Three Reasons Every Merchant Needs Chip Card Readers

by Elizabeth Sherman 14. December 2016

3 Reasons Every Merchant Needs Chip Card ReasersAt the supermarket recently, I had the opportunity to chat with the manager. I noticed that the store, part of a regional chain with a huge corporate owner, had not yet installed readers for the increasingly ubiquitous chip-cards, so I asked him why not.                          

After all, chip cards are meant to protect consumers from fraud. And there’s plenty of evidence that they’re working as intended.

The manager’s response surprised me. He told me the chain wasn’t worried about the cost of upgrading, but about the prospect of losing business. He explained that transactions take longer with chip card readers. And he worried they’d lose customers if they force people to do that.

My view is that they’re much more likely to lose customers if they don’t upgrade (more on that in a moment), but the store is far from alone. According to the business management consultants at the Strawhecker Group, only about 29 percent of American merchants were ready for chip cards — also known as EMV cards, which stands for Europay, MasterCard®, and Visa® — as of September.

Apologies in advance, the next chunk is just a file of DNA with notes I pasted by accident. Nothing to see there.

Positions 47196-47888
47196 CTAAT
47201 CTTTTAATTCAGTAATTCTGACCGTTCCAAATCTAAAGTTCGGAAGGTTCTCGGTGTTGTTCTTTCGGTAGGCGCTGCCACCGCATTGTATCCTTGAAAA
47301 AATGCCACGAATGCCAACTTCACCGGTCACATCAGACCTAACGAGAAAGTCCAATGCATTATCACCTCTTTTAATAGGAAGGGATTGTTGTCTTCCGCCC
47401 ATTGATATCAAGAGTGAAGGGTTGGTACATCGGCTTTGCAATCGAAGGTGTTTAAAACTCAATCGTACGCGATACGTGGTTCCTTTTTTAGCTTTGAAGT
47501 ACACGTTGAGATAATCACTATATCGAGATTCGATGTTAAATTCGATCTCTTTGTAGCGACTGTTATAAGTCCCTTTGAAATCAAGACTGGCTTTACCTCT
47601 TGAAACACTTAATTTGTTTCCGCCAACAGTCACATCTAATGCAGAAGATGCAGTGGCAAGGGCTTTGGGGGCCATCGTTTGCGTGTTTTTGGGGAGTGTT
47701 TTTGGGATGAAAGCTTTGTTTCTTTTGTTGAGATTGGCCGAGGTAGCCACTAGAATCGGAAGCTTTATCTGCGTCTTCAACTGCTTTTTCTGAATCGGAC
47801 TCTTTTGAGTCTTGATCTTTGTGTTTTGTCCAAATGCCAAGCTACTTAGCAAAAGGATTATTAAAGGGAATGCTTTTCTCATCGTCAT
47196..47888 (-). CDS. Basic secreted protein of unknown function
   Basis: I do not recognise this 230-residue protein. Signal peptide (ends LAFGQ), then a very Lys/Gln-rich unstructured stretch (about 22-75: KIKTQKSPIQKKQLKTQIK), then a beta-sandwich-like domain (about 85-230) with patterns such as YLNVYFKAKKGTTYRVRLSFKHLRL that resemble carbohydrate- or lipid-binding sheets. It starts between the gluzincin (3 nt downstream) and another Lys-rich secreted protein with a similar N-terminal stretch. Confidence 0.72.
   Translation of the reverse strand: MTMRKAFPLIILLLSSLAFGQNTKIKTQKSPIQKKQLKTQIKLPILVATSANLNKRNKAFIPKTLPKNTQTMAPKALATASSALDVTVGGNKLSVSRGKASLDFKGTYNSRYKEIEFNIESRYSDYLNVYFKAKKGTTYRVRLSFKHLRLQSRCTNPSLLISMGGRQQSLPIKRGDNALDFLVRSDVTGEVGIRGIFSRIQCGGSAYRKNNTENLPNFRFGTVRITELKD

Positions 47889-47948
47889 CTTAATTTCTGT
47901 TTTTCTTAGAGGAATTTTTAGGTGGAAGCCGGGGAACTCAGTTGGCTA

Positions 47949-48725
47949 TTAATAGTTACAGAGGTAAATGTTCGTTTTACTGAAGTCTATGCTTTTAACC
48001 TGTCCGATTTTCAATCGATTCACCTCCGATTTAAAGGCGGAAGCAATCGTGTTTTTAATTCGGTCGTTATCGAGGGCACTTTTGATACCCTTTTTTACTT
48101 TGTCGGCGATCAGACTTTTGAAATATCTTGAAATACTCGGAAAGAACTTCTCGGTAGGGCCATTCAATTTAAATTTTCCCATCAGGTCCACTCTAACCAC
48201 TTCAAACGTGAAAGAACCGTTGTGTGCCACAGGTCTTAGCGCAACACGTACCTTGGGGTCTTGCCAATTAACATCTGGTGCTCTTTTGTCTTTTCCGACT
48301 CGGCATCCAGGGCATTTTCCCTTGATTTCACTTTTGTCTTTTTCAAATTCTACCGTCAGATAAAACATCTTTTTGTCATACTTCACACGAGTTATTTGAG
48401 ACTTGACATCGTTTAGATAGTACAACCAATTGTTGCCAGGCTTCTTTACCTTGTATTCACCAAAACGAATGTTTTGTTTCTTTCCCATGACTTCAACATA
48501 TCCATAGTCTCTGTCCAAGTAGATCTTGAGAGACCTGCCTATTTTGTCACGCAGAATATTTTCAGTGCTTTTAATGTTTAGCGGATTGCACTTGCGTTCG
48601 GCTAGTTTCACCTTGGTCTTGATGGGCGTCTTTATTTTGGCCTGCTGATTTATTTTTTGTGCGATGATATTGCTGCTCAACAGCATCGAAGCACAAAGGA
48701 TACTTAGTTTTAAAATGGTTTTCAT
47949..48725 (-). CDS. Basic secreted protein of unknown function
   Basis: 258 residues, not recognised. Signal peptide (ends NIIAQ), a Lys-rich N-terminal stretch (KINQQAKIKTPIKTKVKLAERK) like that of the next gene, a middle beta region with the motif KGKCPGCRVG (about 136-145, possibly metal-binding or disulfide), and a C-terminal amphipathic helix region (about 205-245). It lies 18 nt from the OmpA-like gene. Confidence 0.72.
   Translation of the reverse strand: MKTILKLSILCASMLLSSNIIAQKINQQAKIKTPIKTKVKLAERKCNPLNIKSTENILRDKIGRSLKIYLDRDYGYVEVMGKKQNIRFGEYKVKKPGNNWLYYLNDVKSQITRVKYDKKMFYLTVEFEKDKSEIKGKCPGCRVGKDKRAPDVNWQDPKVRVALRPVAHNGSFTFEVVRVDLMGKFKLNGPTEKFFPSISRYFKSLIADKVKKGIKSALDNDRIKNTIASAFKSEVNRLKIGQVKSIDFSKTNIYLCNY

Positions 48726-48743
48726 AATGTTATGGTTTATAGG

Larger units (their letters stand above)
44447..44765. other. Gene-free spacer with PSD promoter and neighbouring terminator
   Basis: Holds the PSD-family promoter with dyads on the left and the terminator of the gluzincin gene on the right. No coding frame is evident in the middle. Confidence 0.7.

That’s disappointing. Chip cards are our best defense against card fraud. According to the trade newsletter The Nilson Report, U.S. card losses for banks and retailers reached $8.4 billion in 2015. And that number is expected to reach $12 billion by 2020.  

That’s why a consortium of card issuers, banks, and others developed the EMV standard for cards and readers. These chip-enabled cards, which customers “dip” instead of “swipe,” provide greater security from fraud. That’s because swipe cards create a record that crooks can grab and use to make purchases. “Dipped” cards, on the other hand, create a one-time code that can’t be reused.